Part 6, Chapter 21 Summary
Vronsky asks to walk Dolly home so they can have “a little talk,” and an astonished Dolly says she would be delighted. Dolly’s imagination thinks of many requests Vronsky might make of her: to bring her children and come stay with them, to create a circle of friends who will accept Anna Karenina in Moscow, to talk about his part in Kitty’s illness. All of them are unpleasant but none of them are correct.
Because she has so much influence with Anna Karenina, he asks for Dolly’s help. That is all he says for a long while as they walk in silence. Finally he says that he believes Dolly came to visit not because she thinks their situation is normal but because despite their circumstances she loves Anna Karenina and wants to help her, which is true. Dolly begins to speak but Vronsky stops her, saying he is the most aware of his lover’s difficult situation and feels it most deeply because he sees himself as the cause of it.
Dolly suggests that, though it may be difficult, Vronsky is exaggerating their position. He erupts and says she cannot imagine the horrific two weeks they spent in St. Petersburg in which Anna Karenina was a moral outcast. Vronsky says he knows Anna Karenina is happy, but he wonders if it will last. Whether they have acted rightly or wrongly is of no importance now, for there is no changing the past. He and Anna Karenina are “bound together for life” by ties that are most sacred. They have one child and may have others, but a thousand other complications are ahead of them which she does not see or want to see. Vronsky cannot help seeing them. His own daughter, by law, does not even belong to him and he cannot bear it.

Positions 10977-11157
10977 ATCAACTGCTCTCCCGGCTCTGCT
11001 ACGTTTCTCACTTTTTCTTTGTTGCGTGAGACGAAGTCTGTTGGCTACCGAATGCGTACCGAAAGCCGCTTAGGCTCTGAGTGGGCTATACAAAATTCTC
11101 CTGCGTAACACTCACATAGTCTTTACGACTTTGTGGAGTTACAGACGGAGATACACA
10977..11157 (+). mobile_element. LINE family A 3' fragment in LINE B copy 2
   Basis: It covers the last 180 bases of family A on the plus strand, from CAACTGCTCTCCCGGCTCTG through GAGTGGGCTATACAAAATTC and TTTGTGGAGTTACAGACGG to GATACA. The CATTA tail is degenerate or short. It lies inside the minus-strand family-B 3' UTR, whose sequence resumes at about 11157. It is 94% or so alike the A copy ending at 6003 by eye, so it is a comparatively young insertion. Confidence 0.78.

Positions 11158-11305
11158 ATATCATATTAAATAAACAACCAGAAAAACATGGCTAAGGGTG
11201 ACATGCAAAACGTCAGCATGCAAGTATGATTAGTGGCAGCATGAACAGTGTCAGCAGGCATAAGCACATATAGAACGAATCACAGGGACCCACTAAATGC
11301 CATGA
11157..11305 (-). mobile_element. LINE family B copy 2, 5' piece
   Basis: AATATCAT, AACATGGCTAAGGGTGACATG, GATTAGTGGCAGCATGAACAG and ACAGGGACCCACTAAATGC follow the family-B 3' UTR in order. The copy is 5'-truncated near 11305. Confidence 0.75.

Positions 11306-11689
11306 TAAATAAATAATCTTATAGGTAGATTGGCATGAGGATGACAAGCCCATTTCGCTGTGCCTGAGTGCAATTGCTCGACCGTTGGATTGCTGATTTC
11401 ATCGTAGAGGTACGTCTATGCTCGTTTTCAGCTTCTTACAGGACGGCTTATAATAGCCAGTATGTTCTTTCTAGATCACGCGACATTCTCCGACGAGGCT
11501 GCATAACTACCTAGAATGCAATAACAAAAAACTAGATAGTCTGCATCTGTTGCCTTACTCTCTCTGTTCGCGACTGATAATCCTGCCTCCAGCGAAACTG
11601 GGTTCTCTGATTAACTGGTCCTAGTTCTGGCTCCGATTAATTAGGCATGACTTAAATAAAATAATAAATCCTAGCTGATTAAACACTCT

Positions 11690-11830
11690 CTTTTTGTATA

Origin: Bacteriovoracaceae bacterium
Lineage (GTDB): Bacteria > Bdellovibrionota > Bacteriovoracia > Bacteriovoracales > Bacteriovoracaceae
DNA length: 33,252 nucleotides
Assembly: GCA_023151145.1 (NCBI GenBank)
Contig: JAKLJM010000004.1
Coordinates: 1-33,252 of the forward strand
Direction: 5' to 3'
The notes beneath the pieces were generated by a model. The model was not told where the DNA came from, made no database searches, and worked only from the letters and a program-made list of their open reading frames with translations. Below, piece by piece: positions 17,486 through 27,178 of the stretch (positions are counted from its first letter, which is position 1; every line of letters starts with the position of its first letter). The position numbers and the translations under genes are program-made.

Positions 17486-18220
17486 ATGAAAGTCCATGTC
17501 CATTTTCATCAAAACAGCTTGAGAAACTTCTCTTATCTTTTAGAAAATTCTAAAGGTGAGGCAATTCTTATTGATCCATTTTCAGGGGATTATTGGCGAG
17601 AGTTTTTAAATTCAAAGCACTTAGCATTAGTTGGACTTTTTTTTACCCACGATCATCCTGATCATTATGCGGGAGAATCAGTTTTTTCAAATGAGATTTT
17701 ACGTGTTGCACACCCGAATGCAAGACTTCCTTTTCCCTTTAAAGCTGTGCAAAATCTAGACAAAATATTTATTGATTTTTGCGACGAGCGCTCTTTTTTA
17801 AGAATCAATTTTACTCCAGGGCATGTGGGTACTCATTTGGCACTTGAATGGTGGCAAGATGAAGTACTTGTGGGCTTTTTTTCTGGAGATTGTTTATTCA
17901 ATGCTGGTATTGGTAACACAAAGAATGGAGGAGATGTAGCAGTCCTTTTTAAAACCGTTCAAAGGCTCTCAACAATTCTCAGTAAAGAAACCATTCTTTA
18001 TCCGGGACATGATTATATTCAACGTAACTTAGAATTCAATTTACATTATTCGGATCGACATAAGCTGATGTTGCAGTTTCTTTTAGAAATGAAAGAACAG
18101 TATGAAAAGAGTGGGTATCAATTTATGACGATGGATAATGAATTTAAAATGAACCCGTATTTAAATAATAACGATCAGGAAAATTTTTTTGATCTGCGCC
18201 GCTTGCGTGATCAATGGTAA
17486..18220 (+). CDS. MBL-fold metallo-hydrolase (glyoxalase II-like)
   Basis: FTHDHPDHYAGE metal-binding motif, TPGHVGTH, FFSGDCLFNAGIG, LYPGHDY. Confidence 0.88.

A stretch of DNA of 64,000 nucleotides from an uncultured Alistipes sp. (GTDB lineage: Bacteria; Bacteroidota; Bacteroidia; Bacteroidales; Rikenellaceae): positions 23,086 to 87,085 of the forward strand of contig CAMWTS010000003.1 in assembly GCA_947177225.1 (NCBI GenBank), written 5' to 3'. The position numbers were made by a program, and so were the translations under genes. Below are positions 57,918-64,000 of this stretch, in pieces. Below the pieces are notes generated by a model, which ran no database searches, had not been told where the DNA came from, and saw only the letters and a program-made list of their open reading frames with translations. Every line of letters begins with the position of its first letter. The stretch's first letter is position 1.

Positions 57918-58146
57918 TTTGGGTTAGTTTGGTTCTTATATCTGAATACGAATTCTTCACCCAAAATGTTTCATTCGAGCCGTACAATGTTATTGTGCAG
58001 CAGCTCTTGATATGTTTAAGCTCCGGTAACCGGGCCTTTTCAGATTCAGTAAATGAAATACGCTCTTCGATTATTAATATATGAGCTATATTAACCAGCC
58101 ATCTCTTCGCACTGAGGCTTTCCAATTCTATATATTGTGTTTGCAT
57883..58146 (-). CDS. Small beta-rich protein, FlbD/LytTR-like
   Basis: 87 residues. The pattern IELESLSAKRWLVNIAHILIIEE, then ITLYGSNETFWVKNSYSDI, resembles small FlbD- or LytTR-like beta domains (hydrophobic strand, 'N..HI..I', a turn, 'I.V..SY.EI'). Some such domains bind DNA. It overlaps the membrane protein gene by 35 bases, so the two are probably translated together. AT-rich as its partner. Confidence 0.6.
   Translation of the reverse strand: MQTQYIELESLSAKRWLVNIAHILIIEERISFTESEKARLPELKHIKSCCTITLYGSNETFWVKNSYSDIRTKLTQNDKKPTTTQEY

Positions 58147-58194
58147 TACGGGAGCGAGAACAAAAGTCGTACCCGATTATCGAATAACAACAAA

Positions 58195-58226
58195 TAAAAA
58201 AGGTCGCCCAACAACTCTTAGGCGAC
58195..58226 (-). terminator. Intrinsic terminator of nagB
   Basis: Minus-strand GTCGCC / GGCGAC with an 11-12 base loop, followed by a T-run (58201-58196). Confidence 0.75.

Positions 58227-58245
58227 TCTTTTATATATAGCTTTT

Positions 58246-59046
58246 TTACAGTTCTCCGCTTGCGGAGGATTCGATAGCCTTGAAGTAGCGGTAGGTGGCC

One day they may have a son. No matter how happy they may all be, that son will not bear his name or be able to inherit his property. There will be no official tie between Vronsky and his children. When he has tried to speak of this to Anna Karenina, she finds it irritating and does not understand...
(The entire section is 552 words.)